Nature of God


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An objection to Molinism
« on: May 04, 2019, 07:11:43 am »

I posted this under general discussions but just found this category (sorry I am a new user)
I have been enjoying learning about Molinism. I have an objection that I have not yet seen addressed, Can anyone help?

Imagine that a free agent S was put in a fully specified set of circumstances C and was able to make a small and trivial decision between two alternatives A and ~A with roughly equal reasons to carry out either alternative. Lets imagine that God, in his middle knowledge, knows the agent would choose action A were he to actualise the circumstances C. Now imagine that God did actualise C and the free agent carried out action A as expected. What would happen if God decided to re-actualise circumstances C again and again to keep testing what the free agent does each time. Would the agent continue to make the same decision on to infinity? In this thought experiment, each time God actualised the set of circumstances C everything was exactly the same down to the quantum physical level. Furthermore all the knowledge, beliefs and memories of the free agent S were exactly the same each time God "rebooted" the scenario (so the free agent was not aware of being placed in C in the past). 

Someone may argue that this is a pointless thought experiment because God wouldn't do something like this (i.e. it is not consistent with his character or will) so there is no possible world in which this state of affairs obtains. But I don't think this removes the force of the objection. And even if it isn't possible, I still think it raises problems as a purely theoretical thought experiment - and either answer seems problematic:
1. If we answer that the free agent would always do the same thing again and again and again with no exceptions, then a few problems seem to present themselves:

(a) Why would the agent just "freely" keep making the same decision when it is completely in their power to do the alternative? If they are not causally determined to carry out action A and if action A and ~A have a similar appeal to the agent what constrains the agent to always choose A? We can't say that it is the circumstances being identical because a free decision cannot be causally determined by the circumstances. The decision originates in the volition of the agent who is completely free to carry out either action.

(b) The second problem is that if the free agent always acts in the same way they seem more like a robot who just keep following the same "script" every time rather than a genuinely free agent. I think this is may be why Greg Boyd posits "might" counterfactual - he wants to keep open the possibility that in C agent S might do ~A. If the agent always makes the same decision A, there is a zero probability of them choosing ~A. But to say that there is a zero probability of them choosing ~A seems to be equivalent to saying they could not chose ~A is circumstances C (i.e there is no possible world in which S chooses ~A despite a potentially infinite number of opportunities). But the surely the Molinist wants to affirm that it is possible that the free agent can choose ~A but it just is not what they would do.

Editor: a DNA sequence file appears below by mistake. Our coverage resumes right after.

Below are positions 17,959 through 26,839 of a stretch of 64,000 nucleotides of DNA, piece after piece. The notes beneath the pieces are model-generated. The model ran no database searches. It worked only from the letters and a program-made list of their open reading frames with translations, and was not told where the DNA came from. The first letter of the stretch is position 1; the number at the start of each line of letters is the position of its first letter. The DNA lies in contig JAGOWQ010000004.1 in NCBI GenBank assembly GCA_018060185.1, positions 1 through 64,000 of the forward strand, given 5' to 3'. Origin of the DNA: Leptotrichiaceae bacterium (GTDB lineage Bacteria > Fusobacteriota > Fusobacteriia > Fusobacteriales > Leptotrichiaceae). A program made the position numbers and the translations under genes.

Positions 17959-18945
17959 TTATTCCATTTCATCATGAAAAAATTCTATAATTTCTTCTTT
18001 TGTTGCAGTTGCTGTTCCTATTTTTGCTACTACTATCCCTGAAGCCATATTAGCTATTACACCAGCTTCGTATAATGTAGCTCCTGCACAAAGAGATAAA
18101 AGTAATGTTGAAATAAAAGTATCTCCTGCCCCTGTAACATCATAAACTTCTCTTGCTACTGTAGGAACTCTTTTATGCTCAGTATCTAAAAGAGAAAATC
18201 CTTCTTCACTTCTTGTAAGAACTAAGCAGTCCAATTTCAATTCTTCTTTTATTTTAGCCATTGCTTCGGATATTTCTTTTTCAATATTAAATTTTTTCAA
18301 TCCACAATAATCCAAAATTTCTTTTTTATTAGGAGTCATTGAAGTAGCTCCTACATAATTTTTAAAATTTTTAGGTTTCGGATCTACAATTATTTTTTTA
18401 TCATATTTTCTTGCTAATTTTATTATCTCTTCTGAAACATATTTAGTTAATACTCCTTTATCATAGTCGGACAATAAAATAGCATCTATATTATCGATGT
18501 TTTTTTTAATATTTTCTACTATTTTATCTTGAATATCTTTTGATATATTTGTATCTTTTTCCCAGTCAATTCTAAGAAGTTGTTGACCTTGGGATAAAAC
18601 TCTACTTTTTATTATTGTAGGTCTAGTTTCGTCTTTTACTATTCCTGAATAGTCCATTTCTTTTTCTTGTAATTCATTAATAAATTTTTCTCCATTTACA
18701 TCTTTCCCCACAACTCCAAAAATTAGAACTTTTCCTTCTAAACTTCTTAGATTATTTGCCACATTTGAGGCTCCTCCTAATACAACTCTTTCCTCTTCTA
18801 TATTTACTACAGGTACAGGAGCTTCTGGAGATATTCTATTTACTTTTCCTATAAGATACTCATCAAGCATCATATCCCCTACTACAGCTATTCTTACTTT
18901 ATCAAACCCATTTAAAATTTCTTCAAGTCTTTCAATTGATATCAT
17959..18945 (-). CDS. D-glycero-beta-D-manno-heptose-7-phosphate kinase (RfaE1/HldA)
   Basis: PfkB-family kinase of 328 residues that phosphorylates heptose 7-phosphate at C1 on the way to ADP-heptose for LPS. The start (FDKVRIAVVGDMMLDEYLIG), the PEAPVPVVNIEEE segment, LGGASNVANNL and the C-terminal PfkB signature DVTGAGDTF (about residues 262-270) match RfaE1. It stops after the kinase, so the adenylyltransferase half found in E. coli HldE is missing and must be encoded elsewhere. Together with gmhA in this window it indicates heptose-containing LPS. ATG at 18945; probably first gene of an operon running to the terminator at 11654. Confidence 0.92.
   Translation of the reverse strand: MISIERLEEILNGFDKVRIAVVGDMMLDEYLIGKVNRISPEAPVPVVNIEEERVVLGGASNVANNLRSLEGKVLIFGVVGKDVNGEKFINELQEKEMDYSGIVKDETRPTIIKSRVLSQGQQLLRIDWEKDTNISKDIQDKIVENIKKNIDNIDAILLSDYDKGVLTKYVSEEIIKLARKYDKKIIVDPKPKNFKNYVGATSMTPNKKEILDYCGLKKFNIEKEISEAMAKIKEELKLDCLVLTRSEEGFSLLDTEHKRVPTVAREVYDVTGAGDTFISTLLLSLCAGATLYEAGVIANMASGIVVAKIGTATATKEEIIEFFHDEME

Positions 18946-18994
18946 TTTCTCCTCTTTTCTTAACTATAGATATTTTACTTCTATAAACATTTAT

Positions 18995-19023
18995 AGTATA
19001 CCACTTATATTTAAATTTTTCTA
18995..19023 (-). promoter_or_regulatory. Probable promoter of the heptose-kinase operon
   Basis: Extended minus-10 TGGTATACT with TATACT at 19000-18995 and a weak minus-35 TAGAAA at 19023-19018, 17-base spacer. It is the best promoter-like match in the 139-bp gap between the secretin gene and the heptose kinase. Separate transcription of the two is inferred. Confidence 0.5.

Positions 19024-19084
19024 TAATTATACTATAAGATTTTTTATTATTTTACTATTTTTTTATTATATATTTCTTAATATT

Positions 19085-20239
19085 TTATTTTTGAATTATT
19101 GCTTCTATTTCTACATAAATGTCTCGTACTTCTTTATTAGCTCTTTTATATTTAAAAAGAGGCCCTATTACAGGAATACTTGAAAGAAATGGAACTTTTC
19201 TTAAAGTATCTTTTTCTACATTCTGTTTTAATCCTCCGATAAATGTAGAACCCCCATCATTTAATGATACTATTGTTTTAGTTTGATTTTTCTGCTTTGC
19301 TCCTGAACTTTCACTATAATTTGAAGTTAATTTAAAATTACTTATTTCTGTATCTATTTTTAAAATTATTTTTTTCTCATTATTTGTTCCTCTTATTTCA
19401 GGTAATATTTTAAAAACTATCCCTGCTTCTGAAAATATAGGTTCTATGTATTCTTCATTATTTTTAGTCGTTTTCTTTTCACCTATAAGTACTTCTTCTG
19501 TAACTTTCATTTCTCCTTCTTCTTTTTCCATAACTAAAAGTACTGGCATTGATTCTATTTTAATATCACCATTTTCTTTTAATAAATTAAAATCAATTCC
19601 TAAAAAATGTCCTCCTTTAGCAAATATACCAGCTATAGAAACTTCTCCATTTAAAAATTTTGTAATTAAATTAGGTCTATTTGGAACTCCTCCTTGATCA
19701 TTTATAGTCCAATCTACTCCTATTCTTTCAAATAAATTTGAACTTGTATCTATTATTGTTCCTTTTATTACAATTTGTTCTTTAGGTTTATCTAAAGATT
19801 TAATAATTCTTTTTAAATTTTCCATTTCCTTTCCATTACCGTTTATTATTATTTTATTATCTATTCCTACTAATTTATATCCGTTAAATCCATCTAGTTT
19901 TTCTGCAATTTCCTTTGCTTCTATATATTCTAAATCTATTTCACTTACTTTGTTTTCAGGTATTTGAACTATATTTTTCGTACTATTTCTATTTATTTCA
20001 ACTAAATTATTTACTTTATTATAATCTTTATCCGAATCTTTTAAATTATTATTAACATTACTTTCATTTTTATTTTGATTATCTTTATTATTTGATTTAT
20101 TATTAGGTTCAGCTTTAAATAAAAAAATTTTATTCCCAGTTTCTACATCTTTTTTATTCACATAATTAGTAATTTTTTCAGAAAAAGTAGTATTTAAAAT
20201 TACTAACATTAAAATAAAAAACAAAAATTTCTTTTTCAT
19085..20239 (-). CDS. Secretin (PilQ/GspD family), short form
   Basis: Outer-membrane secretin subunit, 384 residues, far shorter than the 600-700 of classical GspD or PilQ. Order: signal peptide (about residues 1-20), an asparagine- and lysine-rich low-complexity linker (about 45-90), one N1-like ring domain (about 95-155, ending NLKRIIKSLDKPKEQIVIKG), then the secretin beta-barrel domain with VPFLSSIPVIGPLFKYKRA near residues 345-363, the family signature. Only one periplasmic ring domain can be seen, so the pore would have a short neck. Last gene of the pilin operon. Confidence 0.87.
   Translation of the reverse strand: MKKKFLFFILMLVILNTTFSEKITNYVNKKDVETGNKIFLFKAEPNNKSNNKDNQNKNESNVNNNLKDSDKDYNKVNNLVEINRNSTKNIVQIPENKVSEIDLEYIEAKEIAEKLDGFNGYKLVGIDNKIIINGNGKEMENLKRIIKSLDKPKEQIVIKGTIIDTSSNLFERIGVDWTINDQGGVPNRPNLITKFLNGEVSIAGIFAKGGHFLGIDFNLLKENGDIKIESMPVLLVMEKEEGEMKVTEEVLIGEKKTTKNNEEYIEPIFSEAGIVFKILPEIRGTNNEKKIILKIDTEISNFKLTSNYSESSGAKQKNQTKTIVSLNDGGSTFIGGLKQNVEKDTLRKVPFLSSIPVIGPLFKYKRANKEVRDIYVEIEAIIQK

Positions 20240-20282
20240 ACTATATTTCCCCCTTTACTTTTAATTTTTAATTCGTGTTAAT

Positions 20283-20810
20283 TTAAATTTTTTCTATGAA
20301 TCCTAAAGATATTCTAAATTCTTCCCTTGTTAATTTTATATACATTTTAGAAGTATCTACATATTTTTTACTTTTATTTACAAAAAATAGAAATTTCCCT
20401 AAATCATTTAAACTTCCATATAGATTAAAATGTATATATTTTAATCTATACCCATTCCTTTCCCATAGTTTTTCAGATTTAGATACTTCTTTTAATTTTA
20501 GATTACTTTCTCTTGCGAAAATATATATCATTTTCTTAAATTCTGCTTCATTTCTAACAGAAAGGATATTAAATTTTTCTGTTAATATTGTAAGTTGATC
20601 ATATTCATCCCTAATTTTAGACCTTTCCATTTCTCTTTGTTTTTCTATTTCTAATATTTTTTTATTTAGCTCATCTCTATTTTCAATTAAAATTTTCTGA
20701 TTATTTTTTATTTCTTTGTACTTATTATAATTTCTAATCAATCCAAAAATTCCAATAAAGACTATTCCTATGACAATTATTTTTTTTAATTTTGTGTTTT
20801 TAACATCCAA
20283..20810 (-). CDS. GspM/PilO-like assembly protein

2. Alternatively, if in some of the infinite repeats the agent surprised us and chose ~A, then in what sense is it true that "God knew the agent would do action A in circumstances C"? What is to stop the agent choosing ~A on the "first run" of the experiment?

So either option seems problematic: The first scenario (the agent always repeating the same choice) seems inexplicable and appears to rob the agent of any significant freedom. The second scenario (the agent occasionally doing something different) seems inconsistent with the type of would counterfactual which are posited in the doctrine of middle knowledge.

Can anyone suggest a route through this problem? Thank you and God bless. Pete



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Re: An objection to Molinism
« Reply #1 on: May 06, 2019, 10:12:36 am »
If God has created the souls and the souls grow, in fact it would be impossible for God to repeat this test in exactly the same way. Growth is the addition of spirit or power to the soul in question, meaning it becomes a “new person,” and becomes free even of God, unless God has such in-depth knowledge of the creatures that He predicts these changes.

Keep in mind that predictability is not necessarily enslavement, and in fact we all require a certain degree of predictability in our friends if we are to have a good and warm society. If you know your friends to be good and noble, their choices may sometimes offer a surprise or two, but you always know it will be a delightful surprise, not a shock.

It seems to me you are following a shallow model of a person, but I prefer to think of a person in depths, and the propensities by which choices are made are one aspect of a profound personality. That these propensities are known to a certain degree, by God or by one’s friends, does not imply determinism. Because of a propensity, the agent S will choose A rather than ~A, although the two are of relatively equal effect. Only in the case of a shallow personality, making choices on the surface, would they go either direction.